layers, and a corresponding excess of secretion, consisting, for the most 
part, of a watery fluid containing imperfectly developed epithelial cells. 
The vascular turgescence increases the lateral pressure on the walls of the 
vessels, and causes changes in their intimate structure. At first only the 
plasma of the blood exudes, but soon an immigration of colorless corpus- 
cles takes place. In inflammation of moderate severity, these migratory 
cells disappear with the hyperemia, but when the inflammatory process is 
more persistent they become organized and converted into lymphoid tis- 
sue. These lymphoid degenerations will be again referred to under the 
head of " Chronic Laryngitis." Sometimes, beyond a sodden condition 
of the mucous membrane there are no pathological phenomena. If the 
patient die from other cause, on post-mortem examination the hyperemia 
is frequently not discoverable, and this is often the case when the con- 
gestion during life has assumed very considerable proportions. The prob- 
able explanation of this anomaly is to be found in the rich endowment of 
the mucous membrane of the larynx with elastic fibres, the contraction of 
which in articiUo mortis removes the engorgement of the capillaries by 
pressing out their contents. 

Diagnosis. — A due consideration of the foregoing conditions, both 
objective and subjective, should leave little room for doubt as to the na- 

J Handbuch der Kiuderkrankheiten, Tubingen, 1878, oter Baud. 2te Hfte., p. 322. 
2 Op. cit. 


ture of the affection, except perhaps in the case of very young children. 
In catarrh the .symptoms, though they may remit, do not pass off so com- 
pletely as in laryngismus. In diphtheritic inflammation, i. e.jtrue croup, 
the symptoms are much more severe, and there is often the presence of 
false membrane in the pharynx. In the absence of the latter phenome- 
non, the absolute necessity for confirming the diagnosis by laryngoscopic 
inspection, where it can be accomplished, is evident. The possibility of 
a foreign body having- entered the air-passages must not be forgotten. 

Prognosis. — This is always most favorable. Mild cases of catarrh 
pass off in a few days almost without treatment, and those of more severe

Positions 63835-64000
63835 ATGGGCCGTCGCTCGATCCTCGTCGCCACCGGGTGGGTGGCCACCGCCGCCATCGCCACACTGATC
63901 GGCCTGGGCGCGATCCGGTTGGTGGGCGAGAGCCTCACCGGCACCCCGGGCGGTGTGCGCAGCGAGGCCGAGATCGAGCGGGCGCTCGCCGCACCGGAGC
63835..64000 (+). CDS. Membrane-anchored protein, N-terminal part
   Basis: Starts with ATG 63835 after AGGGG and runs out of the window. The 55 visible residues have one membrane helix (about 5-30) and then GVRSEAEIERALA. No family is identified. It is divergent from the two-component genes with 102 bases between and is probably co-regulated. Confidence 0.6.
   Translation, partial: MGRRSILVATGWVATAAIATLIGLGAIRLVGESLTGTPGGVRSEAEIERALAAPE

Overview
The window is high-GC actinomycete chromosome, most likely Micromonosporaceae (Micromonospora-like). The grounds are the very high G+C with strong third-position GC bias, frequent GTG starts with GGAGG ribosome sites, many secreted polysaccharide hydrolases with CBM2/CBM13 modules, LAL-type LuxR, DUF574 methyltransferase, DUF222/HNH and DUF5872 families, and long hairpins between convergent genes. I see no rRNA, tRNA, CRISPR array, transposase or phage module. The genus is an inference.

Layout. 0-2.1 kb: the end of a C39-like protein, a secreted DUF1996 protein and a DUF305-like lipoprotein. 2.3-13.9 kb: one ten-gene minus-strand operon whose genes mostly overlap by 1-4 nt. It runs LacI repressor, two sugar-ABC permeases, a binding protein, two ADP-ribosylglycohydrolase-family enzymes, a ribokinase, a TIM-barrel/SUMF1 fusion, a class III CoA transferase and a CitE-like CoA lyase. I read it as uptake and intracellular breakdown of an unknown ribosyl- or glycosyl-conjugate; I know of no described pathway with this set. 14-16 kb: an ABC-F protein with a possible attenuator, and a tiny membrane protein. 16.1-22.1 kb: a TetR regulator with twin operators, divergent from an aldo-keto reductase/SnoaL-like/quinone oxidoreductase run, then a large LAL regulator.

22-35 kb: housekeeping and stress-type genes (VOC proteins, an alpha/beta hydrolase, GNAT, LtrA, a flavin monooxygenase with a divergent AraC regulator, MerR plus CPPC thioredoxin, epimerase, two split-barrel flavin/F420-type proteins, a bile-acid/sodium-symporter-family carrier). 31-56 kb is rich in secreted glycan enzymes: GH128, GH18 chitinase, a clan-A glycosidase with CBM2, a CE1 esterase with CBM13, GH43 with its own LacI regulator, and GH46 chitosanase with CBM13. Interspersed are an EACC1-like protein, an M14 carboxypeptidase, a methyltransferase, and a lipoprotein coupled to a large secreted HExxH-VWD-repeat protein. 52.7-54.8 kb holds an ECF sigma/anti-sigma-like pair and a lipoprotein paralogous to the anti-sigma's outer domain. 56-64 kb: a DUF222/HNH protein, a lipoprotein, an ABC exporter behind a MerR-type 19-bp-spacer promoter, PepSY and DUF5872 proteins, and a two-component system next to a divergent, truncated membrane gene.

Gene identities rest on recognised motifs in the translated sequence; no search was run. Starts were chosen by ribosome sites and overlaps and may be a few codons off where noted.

character usually quickly yield to suitable remedies. 

Treatment. — In the case of adults, the patient should be kept in a uni- 
formly warm atmosphere; should employ warm and soothing inhalations, 
such as the benzoin, hemlock, or hop inhalations of the Throat Hospital 
Pharmacopoeia, and should abstain altogether from using the voice, and 
from taking food or drink of an irritating character. A compress to the 
neck often arrests an impending attack, or cuts short the disease at its 
inception. Diaphoretics may be administered when there is any fever, 
and a purge is often useful at the outset. If there is any disposition to 
cough, the patient should be kept slightly under the influence of opium. 
The drinking of warm milk mixed with an equal quantity of alkaline min- 
eral water, as soda or seltzer water, is much praised by German authors. 
Though empirical in origin, like the proceeding sanctioned by Niemeyer 
of allowing the patient to eat very salt herrings, there can be no doubt 
that carbonate of soda and common salt exercise a solvent effect upon mu- 
cous accumulations, and it is doubtless from this cause that relief attends 
their administration. In those rare cases in which there is hemorrhage 
from the larynx, a strong astringent, such as tannic acid ( 3 ij. ad 3 j.) 
should be applied to the bleeding spot. In a case of this kind Dr. 
Smyly, of Dublin, on one occasion immediately arrested the hemorrhage